THE NEA BRIDGE by Phillip Alder

Fulke Greville, an English poet who died in 1628, said, “The criterion of true beauty is that it increases on examination; if false, that it lessens.”
At the bridge table, the beauty of a deal can increase upon careful analysis. Sometimes, though, the key play is a falsecard.
What should happen in this deal after West leads the heart ace against three no-trump?
Before getting to the answer, some pairs use interesting honor leads against no-trump. They choose one card, either the ace or king (I prefer the king), when they have a very strong suit. It asks partner either to unblock an honor or to give count. With that agreement, West would lead his “big” card here, happy if East could throw the queen onto the table. (Assuming the king is “big,” then an ace-lead is from a weaker ace-king holding, asking partner to signal attitude. And a queen-lead is from either a weak king-queen or a good queen-jack.) If that appeals to you, discuss it carefully with your partners.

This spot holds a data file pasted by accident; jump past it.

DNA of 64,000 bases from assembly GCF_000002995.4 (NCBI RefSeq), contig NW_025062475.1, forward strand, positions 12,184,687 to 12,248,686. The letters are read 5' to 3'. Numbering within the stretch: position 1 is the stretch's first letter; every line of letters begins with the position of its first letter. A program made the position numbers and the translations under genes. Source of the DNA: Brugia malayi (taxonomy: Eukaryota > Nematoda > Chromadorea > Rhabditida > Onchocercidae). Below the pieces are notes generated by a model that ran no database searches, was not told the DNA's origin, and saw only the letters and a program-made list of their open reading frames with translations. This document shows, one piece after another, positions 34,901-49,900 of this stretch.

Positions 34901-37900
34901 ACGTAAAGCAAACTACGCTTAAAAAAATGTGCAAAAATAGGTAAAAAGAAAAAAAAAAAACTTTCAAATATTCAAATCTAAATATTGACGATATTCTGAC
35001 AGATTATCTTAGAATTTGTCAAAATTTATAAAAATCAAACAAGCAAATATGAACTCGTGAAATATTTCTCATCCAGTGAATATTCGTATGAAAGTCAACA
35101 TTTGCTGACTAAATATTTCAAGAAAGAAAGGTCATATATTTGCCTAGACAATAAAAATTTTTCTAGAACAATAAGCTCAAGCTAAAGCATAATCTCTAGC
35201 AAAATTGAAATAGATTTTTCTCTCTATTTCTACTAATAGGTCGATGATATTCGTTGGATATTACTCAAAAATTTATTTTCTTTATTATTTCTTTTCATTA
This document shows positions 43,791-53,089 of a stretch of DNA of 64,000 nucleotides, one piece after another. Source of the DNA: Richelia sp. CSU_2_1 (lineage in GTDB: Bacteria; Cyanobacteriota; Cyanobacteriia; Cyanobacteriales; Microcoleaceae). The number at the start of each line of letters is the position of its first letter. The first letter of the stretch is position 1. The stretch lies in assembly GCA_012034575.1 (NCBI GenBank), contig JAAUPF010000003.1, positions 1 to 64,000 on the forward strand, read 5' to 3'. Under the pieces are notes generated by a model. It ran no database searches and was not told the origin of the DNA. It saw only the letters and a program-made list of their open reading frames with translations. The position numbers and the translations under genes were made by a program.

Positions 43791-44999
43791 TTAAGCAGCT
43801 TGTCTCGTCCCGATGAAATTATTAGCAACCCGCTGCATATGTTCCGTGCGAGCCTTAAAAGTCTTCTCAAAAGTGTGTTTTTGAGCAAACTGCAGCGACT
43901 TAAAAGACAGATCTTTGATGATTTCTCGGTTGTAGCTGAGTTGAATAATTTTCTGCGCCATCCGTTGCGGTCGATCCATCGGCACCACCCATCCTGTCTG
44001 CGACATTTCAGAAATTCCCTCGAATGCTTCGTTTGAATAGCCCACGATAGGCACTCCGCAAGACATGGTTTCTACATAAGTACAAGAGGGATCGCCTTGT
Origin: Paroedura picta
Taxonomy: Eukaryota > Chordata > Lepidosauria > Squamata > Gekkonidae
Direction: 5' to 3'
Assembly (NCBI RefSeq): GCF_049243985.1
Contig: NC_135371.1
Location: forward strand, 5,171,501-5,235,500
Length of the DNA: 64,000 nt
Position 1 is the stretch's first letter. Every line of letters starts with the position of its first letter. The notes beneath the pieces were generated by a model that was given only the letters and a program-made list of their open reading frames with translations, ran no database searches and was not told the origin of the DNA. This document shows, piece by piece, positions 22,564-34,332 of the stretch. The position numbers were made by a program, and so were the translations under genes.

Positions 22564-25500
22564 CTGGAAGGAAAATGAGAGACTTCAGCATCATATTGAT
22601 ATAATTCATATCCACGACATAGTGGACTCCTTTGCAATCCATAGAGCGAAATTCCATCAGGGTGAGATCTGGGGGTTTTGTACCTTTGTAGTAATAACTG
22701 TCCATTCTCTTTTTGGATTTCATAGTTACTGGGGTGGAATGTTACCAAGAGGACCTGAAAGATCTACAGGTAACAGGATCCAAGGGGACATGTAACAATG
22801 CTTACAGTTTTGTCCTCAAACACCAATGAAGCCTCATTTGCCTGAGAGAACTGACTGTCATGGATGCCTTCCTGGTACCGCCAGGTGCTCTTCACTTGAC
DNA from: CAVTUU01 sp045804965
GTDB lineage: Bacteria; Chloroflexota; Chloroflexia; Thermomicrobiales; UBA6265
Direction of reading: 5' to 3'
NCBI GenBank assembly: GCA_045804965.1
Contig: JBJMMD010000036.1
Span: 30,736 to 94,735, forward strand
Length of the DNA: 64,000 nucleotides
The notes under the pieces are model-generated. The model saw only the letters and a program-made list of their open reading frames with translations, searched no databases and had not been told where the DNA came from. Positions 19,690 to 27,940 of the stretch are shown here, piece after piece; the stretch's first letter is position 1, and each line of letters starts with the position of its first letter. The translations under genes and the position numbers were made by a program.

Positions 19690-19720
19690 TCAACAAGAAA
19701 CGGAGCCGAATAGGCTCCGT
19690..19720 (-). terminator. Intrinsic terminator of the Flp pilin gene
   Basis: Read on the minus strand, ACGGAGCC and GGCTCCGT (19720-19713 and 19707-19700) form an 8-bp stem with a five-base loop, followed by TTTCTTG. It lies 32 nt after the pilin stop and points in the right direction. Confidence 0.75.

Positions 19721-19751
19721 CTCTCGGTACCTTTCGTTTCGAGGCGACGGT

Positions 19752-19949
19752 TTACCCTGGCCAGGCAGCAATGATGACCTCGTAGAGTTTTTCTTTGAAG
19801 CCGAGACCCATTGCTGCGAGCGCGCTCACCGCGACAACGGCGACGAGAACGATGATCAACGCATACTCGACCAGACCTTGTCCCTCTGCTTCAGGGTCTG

Using standard leads and signals, East should play his heart three at trick one, discouraging. Then South must drop his seven. He has to try to persuade West that East started with Q-3-2 of hearts and was doing the best he could by playing the three. Agreed, it should not work. West’s ace-lead should not be from a holding weaker than ace-king-jack-fourth. And if that is true, East can afford to play his queen from Q-3-2.
West should shift at trick two, and whichever suit he chooses, East will get in with his club ace and can lead his second heart through South’s queen to defeat the contract by two tricks.

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